Home cured gravadlax with mustard dill sauce

Gravadlax with Mustard

Making your own gravadlax is very simple to do and works out much cheaper than shop bought. Choose organic farmed salmon from a trusted fishmonger and ask him to skin and bone it for you

Serves: 8-10 as a starter. Prepare:30 minutes plus 36 hours marinating

  • 1kg piece of salmon fillet, skinned
  • 50g coarse sea salt (I like Maldon)
  • 50g granulated sugar
  • 4 tbsp gin or other white spirit
  • a small bunch fresh dill, finely chopped
  • juice of 1 lemon
  • 1 tsp Dijon mustard

For the mustard dill sauce:

  • 2 tbsp red wine vinegar
  • 1 egg yolk
  • 1 tbsp Dijon mustard
  • 1 tbsp caster sugar
  • 90ml sunflower oil
  • 3 tbsp chopped fresh dill
  • salt and freshly ground black pepper
  1. Place salmon in a shallow dish that fits it snugly. Mix sea salt, sugar, gin and chopped dill. Spread over salmon turning to cover both sides liberally.
  2. Cover surface of fish with crumpled greaseproof paper to keep out as much air as possible and cover dish tightly with cling wrap. Leave to marinate in fridge for 36-48 hours turning salmon every 12 hours. The flesh will firm up as the cure works on it.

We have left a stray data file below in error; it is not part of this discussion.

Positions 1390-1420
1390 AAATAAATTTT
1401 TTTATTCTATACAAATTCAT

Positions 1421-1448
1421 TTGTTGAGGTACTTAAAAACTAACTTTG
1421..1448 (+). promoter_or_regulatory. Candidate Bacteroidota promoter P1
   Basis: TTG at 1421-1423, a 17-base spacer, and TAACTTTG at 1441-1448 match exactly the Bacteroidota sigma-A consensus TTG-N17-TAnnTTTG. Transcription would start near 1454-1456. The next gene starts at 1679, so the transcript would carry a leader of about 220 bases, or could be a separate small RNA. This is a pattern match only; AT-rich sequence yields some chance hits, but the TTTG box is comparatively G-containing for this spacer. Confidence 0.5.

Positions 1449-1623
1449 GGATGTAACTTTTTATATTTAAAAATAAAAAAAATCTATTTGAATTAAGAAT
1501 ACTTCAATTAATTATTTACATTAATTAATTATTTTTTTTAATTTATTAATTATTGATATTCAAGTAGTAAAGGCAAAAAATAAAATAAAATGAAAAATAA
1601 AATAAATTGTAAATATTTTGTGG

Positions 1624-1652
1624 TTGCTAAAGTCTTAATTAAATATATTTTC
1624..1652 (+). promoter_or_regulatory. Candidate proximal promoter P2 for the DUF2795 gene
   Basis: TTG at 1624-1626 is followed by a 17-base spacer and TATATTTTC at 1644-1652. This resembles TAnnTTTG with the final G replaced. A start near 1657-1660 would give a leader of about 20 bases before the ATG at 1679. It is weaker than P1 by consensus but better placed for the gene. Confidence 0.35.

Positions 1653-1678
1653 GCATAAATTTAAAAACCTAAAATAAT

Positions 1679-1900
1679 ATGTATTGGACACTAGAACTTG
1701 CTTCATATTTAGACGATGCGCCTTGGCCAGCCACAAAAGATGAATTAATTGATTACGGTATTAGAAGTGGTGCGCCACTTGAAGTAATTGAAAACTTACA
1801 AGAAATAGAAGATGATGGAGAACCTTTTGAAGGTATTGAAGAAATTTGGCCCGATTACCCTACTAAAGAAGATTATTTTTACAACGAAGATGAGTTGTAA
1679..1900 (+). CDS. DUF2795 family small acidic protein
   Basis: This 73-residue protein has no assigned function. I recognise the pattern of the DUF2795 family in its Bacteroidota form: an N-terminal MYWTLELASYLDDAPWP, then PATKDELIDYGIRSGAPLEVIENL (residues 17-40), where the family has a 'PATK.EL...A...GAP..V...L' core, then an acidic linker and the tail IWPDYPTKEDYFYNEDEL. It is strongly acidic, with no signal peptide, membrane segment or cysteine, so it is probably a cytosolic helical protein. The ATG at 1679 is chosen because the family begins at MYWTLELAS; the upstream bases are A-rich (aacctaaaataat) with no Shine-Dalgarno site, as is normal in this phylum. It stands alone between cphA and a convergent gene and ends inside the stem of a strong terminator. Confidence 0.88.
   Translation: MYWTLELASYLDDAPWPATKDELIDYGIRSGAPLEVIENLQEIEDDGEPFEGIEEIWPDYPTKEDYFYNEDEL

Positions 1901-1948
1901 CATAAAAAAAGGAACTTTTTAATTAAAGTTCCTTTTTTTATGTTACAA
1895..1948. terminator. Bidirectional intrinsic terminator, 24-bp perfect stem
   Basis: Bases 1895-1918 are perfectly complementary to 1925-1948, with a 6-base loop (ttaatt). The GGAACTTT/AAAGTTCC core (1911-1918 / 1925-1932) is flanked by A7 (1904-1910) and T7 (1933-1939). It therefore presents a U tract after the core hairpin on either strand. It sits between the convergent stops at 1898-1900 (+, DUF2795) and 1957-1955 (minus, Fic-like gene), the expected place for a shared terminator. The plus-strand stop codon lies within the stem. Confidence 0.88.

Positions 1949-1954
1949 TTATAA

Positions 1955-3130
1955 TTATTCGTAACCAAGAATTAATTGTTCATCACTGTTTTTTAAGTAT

3. To make the mustard sauce, whisk together vinegar, egg yolk, mustard and sugar in a bowl. Gradually drip in oil, whisking continuously to give a thick emulsified sauce.
  4. Stir in half the dill and season to taste.
  5. Cover and chill until ready to use. (The sauce will keep for up to a week in the fridge).
  6. To serve, remove salmon from marinade and rinse under cold water to remove the marinade. Pat dry with kitchen paper.
  7. Mix lemon juice, mustard and remaining dill and brush over salmon.
  8. Slice thinly with a very sharp knife as you would smoked salmon. Serve with the mustard sauce and slices of rye bread.

Cook's tip: You can use the gravadlax for Christmas nibbles. Make tiny cheese scones (or buy mini blinis), split and top with a dollop of creme fraīche, little slices of the gravadlax and a spoonful of the sauce. Garnish with sprigs of dill (see right).

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  • pictures David Merewether